Toxicological Reviews

, Volume 24, Issue 1, pp 1–10

The Potential Adverse Health Effects of Dental Amalgam

  • Amy M. Brownawell
  • Stanley Berent
  • Robert L. Brent
  • James V. Bruckner
  • John Doull
  • Eric M. Gershwin
  • Ronald D. Hood
  • Genevieve M. Matanoski
  • Raphael Rubin
  • Bernard Weiss
  • Meryl H. Karol
Review Article

DOI: 10.2165/00139709-200524010-00001

Cite this article as:
Brownawell, A.M., Berent, S., Brent, R.L. et al. Toxicol Rev (2005) 24: 1. doi:10.2165/00139709-200524010-00001

Abstract

There is significant public concern about the potential health effects of exposure to mercury vapour (Hg0) released from dental amalgam restorations. The purpose of this article is to provide information about the toxicokinetics of Hg0, evaluate the findings from the recent scientific and medical literature, and identify research gaps that when filled may definitively support or refute the hypothesis that dental amalgam causes adverse health effects.

Dental amalgam is a widely used restorative dental material that was introduced over 150 years ago. Most standard dental amalgam formulations contain approximately 50% elemental mercury. Experimental evidence consistently demonstrates that Hg0 is released from dental amalgam restorations and is absorbed by the human body. Numerous studies report positive correlations between the number of dental amalgam restorations or surfaces and urine mercury concentrations in non-occupationally exposed individuals. Although of public concern, it is currently unclear what adverse health effects are caused by the levels of Hg0 released from this restoration material. Historically, studies of occupationally exposed individuals have provided consistent information about the relationship between exposure to Hg0 and adverse effects reflecting both nervous system and renal dysfunction. Workers are usually exposed to substantially higher Hg0 levels than individuals with dental amalgam restorations and are typically exposed 8 hours per day for 20–30 years, whereas persons with dental amalgam restorations are exposed 24 hours per day over some portion of a lifetime. This review has uncovered no convincing evidence pointing to any adverse health effects that are attributable to dental amalgam restorations besides hypersensitivity in some individuals.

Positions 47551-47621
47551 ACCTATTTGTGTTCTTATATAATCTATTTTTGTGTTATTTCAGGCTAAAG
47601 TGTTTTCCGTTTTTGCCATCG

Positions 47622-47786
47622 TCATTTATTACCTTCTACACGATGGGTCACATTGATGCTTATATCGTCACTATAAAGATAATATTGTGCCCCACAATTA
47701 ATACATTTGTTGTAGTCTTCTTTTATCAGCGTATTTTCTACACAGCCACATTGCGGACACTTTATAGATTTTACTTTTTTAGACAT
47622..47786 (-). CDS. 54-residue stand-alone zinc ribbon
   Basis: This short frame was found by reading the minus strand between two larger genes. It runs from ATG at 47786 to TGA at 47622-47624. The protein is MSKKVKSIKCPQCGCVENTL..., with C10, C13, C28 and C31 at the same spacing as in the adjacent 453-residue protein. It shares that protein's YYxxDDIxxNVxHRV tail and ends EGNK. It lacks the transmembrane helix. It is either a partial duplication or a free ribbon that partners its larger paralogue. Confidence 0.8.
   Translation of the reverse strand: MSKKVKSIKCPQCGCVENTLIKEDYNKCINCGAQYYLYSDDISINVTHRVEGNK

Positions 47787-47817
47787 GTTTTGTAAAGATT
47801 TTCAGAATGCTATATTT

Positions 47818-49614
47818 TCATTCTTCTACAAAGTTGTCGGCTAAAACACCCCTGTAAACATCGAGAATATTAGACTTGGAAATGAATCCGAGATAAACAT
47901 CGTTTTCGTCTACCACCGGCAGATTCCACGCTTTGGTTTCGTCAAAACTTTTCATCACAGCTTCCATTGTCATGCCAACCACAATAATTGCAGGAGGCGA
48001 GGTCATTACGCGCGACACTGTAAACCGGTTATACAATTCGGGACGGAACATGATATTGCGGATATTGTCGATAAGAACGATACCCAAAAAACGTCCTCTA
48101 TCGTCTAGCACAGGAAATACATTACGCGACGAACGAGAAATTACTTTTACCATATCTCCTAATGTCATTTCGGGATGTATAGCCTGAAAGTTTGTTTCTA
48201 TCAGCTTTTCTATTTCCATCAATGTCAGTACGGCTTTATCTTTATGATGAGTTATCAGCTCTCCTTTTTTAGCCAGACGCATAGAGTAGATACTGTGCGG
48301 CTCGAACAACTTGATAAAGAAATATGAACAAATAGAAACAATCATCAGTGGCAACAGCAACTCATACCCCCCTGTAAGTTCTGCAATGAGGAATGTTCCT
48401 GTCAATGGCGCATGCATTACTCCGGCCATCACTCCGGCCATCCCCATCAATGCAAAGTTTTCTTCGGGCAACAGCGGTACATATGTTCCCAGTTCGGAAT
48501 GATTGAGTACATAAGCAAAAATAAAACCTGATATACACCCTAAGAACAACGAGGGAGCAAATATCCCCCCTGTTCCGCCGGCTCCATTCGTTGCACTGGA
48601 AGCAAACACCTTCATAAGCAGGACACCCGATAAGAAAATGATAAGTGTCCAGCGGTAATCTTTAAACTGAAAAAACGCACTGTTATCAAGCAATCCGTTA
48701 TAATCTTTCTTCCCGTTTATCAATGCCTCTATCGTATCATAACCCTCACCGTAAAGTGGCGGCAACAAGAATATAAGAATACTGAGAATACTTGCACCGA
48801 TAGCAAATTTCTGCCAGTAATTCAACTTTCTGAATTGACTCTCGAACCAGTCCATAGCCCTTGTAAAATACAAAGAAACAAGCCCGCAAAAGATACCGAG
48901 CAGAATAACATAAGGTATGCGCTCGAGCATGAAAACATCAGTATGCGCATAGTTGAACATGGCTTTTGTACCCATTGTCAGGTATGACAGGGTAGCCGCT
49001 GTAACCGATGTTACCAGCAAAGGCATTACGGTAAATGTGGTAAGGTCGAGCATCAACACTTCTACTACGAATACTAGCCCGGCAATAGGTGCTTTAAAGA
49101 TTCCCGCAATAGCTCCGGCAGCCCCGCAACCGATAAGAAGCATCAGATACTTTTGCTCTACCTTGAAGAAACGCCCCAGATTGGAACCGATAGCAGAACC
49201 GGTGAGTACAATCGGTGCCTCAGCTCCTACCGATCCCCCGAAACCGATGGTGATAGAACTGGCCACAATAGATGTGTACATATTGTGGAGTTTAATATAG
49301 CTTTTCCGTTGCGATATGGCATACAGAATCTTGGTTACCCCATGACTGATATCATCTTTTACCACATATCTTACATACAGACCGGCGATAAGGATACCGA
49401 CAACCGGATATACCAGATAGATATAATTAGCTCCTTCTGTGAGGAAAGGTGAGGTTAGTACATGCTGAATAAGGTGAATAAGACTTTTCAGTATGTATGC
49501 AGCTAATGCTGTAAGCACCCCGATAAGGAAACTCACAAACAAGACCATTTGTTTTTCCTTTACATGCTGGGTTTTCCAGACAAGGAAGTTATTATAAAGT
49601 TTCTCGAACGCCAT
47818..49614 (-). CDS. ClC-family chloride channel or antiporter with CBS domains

Copyright information

© Adis Data Information BV 2005

Authors and Affiliations

  • Amy M. Brownawell
    • 1
  • Stanley Berent
    • 2
  • Robert L. Brent
    • 3
  • James V. Bruckner
    • 4
  • John Doull
    • 5
  • Eric M. Gershwin
    • 6
  • Ronald D. Hood
    • 7
    • 8
  • Genevieve M. Matanoski
    • 9
  • Raphael Rubin
    • 10
  • Bernard Weiss
    • 11
  • Meryl H. Karol
    • 12
  1. 1.Life Sciences Research OfficeBethesdaUSA
  2. 2.University of Michigan Medical SchoolAnn ArborUSA
  3. 3.Alfred I. DuPont Hospital for ChildrenThomas Jefferson UniversityWilmingtonUSA
  4. 4.College of PharmacyUniversity of GeorgiaAthensUSA
  5. 5.University of Kansas Medical CenterKansas CityUSA
  6. 6.University of California at Davis Medical SchoolDavisUSA
  7. 7.Ronald D. Hood and AssociatesNorthportUSA
  8. 8.The University of AlabamaTuscaloosaUSA
  9. 9.Johns Hopkins Bloomberg School of Public HealthBaltimoreUSA
  10. 10.Jefferson Medical CollegeThomas Jefferson UniversityPhiladelphiaUSA
  11. 11.University of Rochester School of MedicineRochesterUSA
  12. 12.Graduate School of Public HealthUniversity of PittsburghPittsburghUSA